Governor Christie announced this week that he will NOT rescind the New Jersey – Pennsylvania Reciprocal Tax Agreement, as he threatened to do earlier this fall and I wrote about last week, giving taxpayers on both sides of the Delaware River something to add to their gratitude list for Thanksgiving. The agreement will stand as it has for the last several years, allowing taxpayers living in New Jersey or Pennsylvania, but working in the neighboring state, to only file tax returns in their resident state. This alleviated the need for taxpayers to comply with both New Jersey and Pennsylvania tax filings and simplified the payroll tax reporting for employers as well. Governor Christie credited health benefit reforms identified and enacted by the State Health Benefits Commission and Plan Design Committee, estimated to save $200 million in Calendar Year 2017, with saving the reciprocity agreement.
Previous Article – The End Of An Era? The Potential Termination Of The NJ-PA Reciprocal Tax Agreement
The 38-year-old New Jersey-Pennsylvania reciprocal tax agreement may be coming to an end. On September 7, 2016, New Jersey’s Governor, Chris Christie, gave Pennsylvania the required 120-day notice to end the deal. If Governor Christie does not reverse his position before the end of the year, effective January 1, 2017, residents of New Jersey and Pennsylvania that cross the bridge to get to work in their neighboring state will face new tax filing requirements.
The standing reciprocity agreement simplified tax filings for border-crossing workers for years. New Jersey does not collect income taxes from people living in Pennsylvania and working in New Jersey nor does Pennsylvania collect income taxes from people living in New Jersey and working in Pennsylvania. This has enabled the employee to only pay income taxes to the resident state versus the employer and resident states. For Pennsylvania residents, a 3.07% flat tax rate applies to all taxable income. In New Jersey, graduated rates ranging from 1.4% to 8.97% are in effect. New Jersey is forecasting collection of an additional $180 million in income taxes from Pennsylvania residents employed in New Jersey.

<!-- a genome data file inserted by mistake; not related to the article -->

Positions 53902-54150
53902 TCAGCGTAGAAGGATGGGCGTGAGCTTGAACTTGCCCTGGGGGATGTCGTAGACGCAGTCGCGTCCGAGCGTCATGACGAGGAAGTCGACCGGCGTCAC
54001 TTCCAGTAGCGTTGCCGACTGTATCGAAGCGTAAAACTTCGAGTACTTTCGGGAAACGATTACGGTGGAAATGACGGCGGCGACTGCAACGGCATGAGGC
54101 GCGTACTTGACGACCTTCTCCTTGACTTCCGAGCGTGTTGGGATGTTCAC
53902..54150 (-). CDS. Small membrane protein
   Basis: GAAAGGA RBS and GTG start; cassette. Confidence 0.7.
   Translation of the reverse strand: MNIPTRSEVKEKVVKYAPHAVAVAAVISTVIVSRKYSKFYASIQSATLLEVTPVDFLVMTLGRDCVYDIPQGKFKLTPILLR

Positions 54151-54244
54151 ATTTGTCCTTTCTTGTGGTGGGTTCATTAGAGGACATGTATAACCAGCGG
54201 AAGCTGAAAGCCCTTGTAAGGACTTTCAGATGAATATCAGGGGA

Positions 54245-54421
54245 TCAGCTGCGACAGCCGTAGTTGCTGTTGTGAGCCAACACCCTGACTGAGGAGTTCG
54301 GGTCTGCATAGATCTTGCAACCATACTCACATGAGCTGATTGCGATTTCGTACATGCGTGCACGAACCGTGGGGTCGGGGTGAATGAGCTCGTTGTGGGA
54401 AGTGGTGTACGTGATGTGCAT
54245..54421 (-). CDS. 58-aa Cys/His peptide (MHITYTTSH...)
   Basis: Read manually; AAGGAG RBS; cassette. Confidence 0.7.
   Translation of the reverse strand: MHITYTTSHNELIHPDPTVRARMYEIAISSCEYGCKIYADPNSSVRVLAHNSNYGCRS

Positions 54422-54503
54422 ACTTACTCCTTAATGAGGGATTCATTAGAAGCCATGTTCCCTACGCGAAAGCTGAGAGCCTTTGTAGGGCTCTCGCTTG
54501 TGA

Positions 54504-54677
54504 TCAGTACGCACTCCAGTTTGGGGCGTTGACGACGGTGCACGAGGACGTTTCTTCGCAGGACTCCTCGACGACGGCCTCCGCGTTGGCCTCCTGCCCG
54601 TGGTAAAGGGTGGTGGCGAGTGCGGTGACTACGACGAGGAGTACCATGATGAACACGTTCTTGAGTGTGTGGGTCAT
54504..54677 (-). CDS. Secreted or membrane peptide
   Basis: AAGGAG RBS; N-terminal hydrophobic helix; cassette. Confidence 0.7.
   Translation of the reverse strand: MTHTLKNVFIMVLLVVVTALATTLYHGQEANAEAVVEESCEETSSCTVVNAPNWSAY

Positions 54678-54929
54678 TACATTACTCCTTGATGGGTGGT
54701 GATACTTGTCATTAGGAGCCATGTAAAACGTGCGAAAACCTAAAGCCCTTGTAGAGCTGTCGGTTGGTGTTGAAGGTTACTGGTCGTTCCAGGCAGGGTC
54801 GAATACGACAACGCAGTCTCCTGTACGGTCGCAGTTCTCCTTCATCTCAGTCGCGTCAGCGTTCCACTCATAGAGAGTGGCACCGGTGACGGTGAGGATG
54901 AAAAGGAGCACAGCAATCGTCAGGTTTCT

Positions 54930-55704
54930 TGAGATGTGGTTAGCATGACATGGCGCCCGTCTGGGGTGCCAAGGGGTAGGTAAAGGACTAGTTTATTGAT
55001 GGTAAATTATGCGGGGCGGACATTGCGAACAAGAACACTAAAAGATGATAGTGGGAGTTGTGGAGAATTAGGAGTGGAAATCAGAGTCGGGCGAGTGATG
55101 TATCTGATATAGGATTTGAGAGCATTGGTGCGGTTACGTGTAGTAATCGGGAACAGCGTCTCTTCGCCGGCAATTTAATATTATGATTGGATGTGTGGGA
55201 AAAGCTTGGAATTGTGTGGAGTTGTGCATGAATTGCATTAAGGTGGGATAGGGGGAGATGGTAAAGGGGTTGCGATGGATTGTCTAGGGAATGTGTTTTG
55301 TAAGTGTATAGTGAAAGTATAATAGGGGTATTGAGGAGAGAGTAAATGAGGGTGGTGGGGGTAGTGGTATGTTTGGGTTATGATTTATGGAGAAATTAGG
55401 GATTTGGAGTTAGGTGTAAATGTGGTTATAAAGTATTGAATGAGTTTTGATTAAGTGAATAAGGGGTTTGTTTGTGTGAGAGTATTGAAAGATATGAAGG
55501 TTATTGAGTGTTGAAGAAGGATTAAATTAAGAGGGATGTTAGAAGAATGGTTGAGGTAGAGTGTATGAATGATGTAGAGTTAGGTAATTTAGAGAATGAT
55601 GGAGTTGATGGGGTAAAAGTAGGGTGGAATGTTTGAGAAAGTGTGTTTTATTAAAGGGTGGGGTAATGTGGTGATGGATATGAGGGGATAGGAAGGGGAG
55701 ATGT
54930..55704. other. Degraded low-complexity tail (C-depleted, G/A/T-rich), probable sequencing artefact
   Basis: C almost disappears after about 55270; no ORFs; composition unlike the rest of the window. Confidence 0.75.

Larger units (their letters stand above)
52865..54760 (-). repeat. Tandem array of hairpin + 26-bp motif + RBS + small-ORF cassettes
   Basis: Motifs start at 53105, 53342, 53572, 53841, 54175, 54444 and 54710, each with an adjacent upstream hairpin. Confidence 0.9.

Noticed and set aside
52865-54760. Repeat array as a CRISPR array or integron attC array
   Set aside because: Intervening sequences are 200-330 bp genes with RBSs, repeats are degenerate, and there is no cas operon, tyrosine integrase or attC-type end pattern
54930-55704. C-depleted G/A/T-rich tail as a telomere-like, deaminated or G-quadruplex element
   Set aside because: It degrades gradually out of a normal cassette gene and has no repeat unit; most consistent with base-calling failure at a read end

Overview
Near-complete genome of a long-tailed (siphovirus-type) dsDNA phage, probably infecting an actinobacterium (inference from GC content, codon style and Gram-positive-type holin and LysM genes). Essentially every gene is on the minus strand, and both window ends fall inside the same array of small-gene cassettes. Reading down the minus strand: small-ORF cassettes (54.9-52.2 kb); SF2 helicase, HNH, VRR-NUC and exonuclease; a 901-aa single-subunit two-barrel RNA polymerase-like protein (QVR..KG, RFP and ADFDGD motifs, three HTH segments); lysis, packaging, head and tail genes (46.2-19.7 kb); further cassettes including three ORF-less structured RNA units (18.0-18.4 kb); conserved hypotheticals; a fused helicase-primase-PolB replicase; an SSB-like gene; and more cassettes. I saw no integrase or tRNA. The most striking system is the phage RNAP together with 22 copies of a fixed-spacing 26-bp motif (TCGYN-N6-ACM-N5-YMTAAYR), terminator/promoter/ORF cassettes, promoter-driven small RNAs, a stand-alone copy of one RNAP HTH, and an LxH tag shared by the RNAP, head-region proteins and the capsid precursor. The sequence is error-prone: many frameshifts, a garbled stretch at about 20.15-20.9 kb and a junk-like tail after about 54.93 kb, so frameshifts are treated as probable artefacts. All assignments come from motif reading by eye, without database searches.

With the elimination of the agreement, residents working in the neighboring state will file tax returns in both New Jersey and Pennsylvania. Prior to this change, employees only filed returns in their home state. The resident state will provide a credit for the taxes paid to the other jurisdiction. However, the credit is only granted to the extent the income would have been taxed in the home state.
The additional income tax impact will be felt by higher income Pennsylvania residents and lower-to- middle income New Jersey residents. Single taxpayers with income over $35,000 and married, joint-filing taxpayers with income over $70,000 who are Pennsylvania residents working in New Jersey, will be subject to the higher New Jersey tax rates ranging from 3.5% to 8.97%. On the other hand, some New Jersey residents working in Pennsylvania will also pay more. Single taxpayers with income under $35,000 and married joint-filing taxpayers with income under $70,000 currently subject to New Jersey rates ranging from 1.4% to 1.75%, will now also file in Pennsylvania and pay 3.07%.
If you need assistance understanding how the reciprocity agreement termination will impact you in 2017, please contact a member of Mercadien’s Individual Services team or me at email@example.com or 609-689-9700.